The points and miles community also has an affinity for Kiva, which is a micro-lending agency with a 98% repayment rate. You make a donation with your mile-earning credit card to a poor farmer in Bangladesh, he makes a nice profit after investing the funds in new farming equipment to grow his crops, and pays you back shortly after. Everybody wins. At least that’s the way it works 98% of the time, which isn’t too shabby.
5. Prepaid Cards. There hasn’t been a shortage of articles on prepaid cards lately, so I will spare you the details. Use a credit card to buy gift cards at the highest point-earning category. Use those gift cards for your every day spending and earn even more miles than your typical 1 mile per $1.
6. Reach out to friends and family. My mom is a master networker and she’s put the word out that anyone making a large purchase (travel or otherwise) should go through me first. Just this past week, I had a request for $5,000 in Lowe’s giftcards from my aunt who moved into a new home. This transaction earned me a cool 25,000 Ultimate Rewards points. A few weeks ago a family friend called and asked me to book her a ticket to Germany. The best she could find was $1,200. Using ITA, I saved her $450 and got myself an easy 1,500 points. Imagine how many miles you’d earn if all of your trustworthy friends and family put their spending on your credit card…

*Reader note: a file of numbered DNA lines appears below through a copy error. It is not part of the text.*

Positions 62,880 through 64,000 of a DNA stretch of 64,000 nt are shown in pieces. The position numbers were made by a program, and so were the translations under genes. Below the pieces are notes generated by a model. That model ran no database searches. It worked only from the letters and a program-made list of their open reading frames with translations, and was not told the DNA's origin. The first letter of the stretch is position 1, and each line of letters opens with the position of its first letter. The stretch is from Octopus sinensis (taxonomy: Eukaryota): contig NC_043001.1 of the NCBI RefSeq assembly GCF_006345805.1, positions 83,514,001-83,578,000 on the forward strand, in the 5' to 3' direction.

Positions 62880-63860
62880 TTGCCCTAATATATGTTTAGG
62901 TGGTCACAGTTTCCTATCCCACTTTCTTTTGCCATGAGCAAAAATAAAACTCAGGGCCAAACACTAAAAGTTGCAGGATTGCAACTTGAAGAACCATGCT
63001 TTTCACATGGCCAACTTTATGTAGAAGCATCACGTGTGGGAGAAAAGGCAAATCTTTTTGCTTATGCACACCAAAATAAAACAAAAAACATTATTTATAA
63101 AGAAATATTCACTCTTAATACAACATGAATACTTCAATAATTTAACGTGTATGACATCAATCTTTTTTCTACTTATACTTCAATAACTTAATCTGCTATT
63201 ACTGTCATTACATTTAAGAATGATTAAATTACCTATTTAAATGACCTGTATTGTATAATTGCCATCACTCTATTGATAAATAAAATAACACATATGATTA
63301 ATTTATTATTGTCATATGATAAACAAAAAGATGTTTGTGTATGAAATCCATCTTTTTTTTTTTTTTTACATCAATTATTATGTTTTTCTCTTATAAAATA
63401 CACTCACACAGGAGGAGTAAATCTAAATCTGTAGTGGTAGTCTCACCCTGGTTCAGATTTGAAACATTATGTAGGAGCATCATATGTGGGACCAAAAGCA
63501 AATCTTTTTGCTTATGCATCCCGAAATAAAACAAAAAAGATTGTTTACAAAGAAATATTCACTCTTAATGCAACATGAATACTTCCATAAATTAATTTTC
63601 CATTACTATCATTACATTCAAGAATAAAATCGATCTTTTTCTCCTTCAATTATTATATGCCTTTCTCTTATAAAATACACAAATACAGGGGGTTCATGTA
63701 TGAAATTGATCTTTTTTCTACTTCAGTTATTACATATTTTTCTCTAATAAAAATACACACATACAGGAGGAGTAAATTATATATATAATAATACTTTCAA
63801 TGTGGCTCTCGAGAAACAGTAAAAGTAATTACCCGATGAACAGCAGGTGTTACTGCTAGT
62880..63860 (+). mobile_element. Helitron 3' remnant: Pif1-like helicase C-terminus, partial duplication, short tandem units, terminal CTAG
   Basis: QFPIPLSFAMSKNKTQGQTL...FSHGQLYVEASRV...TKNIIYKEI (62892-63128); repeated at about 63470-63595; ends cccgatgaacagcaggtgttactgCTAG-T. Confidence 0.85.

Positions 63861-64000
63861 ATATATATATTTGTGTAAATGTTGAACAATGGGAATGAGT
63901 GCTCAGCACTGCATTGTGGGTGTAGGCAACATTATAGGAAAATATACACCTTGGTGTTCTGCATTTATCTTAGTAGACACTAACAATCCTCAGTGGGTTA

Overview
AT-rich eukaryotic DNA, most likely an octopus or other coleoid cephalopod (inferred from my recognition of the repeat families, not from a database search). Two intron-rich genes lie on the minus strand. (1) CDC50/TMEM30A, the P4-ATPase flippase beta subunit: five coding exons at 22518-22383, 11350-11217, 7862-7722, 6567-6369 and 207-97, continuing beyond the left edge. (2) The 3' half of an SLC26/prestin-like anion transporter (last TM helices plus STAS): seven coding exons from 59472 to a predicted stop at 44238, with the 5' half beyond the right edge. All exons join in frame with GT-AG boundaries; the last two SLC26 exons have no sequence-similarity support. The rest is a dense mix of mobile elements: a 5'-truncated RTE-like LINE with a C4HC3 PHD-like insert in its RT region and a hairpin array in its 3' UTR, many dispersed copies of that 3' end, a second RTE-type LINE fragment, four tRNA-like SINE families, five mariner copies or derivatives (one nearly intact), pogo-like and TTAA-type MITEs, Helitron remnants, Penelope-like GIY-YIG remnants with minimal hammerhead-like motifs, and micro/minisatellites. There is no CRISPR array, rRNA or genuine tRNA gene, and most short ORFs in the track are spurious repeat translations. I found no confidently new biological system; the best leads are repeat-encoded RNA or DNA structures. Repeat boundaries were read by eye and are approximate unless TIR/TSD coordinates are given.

7. Dining Rewards Programs. If you dine out often (or ever), those 2 points per $1 from Chase are nothing compared to the miles you can earn from joining dining rewards programs. That’s not a typo – you can join more than one program, get the bonus, and keep earning up to 8 points per $1 on all future dining. Sign-up bonuses are usually around 1,000, though American Airlines recently had a targeted bonus of 10,000 miles. All you have to do is register your card with a designated program, dine, and earn. Keep in mind that each credit card can only be registered with one program at a time.